Open source hardware is a term slowly working its way into many new projects and efforts, but what is it? There are a few definitions, some of which come from “open source software,” which is usually considered software’s “source code under a license (or arrangement such as the public domain) that permits users to study, change, and improve the software, and to redistribute it in modified or unmodified form.” So how does this translate to hardware?
This session will focus on electronic hardware, the layers they can be divided into, different document types, licensing concerns, and a show-and-tell of hardware.
Phillip Torrone is an author, artist and hardware tinkerer and is
senior editor of MAKE. Phillip has authored and contributed to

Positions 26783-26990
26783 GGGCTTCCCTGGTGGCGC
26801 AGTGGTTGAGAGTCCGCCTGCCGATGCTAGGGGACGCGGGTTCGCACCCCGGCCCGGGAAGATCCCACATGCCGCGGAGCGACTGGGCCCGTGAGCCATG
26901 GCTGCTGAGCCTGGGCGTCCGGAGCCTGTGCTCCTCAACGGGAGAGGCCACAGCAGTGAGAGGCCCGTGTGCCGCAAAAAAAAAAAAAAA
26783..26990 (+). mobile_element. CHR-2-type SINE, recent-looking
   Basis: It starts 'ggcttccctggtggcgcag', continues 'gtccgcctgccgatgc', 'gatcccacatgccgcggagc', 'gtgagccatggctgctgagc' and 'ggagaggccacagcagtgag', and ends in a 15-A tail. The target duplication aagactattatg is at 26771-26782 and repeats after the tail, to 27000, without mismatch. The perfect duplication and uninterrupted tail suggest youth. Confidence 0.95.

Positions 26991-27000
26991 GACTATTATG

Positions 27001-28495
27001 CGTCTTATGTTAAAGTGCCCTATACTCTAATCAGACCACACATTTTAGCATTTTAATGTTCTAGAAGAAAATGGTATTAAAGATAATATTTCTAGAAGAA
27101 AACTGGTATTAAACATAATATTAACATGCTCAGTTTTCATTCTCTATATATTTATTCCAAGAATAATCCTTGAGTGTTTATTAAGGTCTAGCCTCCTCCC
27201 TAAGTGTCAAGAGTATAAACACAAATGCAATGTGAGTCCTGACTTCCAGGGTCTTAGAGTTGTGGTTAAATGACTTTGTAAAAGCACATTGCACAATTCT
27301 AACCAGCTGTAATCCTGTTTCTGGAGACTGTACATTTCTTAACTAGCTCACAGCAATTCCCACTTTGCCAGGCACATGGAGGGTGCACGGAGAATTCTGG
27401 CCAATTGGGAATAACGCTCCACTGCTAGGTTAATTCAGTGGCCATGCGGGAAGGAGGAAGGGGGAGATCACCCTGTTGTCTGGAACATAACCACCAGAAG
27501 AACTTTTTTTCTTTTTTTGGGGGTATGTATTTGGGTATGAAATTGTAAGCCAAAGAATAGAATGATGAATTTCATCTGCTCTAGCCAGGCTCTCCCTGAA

numerous books on programming, mobile devices, design, multimedia,
hardware hacking and is a contributing editor for Popular Science.
Phillip also co-produces the MAKE audio and video content on the
Makezine.com site. In his spare time he helps design open source
electronics. Prior to MAKE, Phillip was director of Product
Development for creative firm Fallon Worldwide, best known for their
award-winning film series.
Limor Fried is a recent graduate of the MIT Media Lab where she earned
a Masters of Engineering in Computer Science and Electrical
Engineering. For her thesis, Limor developed and built subversive
electronic devices, including a pair of glasses that darken whenever
television is in view and a jamming device that disables people’s
annoying cell phone conversations at the press of a button. She
releases much of her work in the form of DIY kits or instruction sets,
including persistence of vision displays for bikes, a home brew
synthesizer, and a minty iPod charger.